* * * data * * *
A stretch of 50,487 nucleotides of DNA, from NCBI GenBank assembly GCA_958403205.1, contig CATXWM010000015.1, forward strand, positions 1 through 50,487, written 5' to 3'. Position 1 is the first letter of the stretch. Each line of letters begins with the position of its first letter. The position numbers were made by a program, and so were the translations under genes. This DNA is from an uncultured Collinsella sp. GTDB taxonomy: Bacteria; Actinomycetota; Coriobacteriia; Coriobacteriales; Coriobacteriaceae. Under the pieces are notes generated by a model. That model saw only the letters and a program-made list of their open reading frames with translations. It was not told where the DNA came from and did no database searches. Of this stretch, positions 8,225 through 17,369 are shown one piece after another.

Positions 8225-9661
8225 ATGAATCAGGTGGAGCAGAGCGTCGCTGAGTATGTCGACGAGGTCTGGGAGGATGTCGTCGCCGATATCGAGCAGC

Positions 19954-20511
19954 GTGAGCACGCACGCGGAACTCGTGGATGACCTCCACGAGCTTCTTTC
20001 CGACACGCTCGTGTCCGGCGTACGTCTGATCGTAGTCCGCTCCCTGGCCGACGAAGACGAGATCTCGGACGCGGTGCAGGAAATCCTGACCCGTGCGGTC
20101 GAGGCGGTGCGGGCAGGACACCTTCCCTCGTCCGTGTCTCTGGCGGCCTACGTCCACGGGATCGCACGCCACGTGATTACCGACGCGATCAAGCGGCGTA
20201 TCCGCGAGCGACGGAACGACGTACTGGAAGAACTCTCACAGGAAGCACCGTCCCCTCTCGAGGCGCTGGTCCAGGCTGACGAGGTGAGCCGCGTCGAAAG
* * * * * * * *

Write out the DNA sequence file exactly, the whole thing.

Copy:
A stretch of 50,487 nucleotides of DNA, from NCBI GenBank assembly GCA_958403205.1, contig CATXWM010000015.1, forward strand, positions 1 through 50,487, written 5' to 3'. Position 1 is the first letter of the stretch. Each line of letters begins with the position of its first letter. The position numbers were made by a program, and so were the translations under genes. This DNA is from an uncultured Collinsella sp. GTDB taxonomy: Bacteria; Actinomycetota; Coriobacteriia; Coriobacteriales; Coriobacteriaceae. Under the pieces are notes generated by a model. That model saw only the letters and a program-made list of their open reading frames with translations. It was not told where the DNA came from and did no database searches. Of this stretch, positions 8,225 through 17,369 are shown one piece after another.

Positions 8225-9661
8225 ATGAATCAGGTGGAGCAGAGCGTCGCTGAGTATGTCGACGAGGTCTGGGAGGATGTCGTCGCCGATATCGAGCAGC

Positions 19954-20511
19954 GTGAGCACGCACGCGGAACTCGTGGATGACCTCCACGAGCTTCTTTC
20001 CGACACGCTCGTGTCCGGCGTACGTCTGATCGTAGTCCGCTCCCTGGCCGACGAAGACGAGATCTCGGACGCGGTGCAGGAAATCCTGACCCGTGCGGTC
20101 GAGGCGGTGCGGGCAGGACACCTTCCCTCGTCCGTGTCTCTGGCGGCCTACGTCCACGGGATCGCACGCCACGTGATTACCGACGCGATCAAGCGGCGTA
20201 TCCGCGAGCGACGGAACGACGTACTGGAAGAACTCTCACAGGAAGCACCGTCCCCTCTCGAGGCGCTGGTCCAGGCTGACGAGGTGAGCCGCGTCGAAAG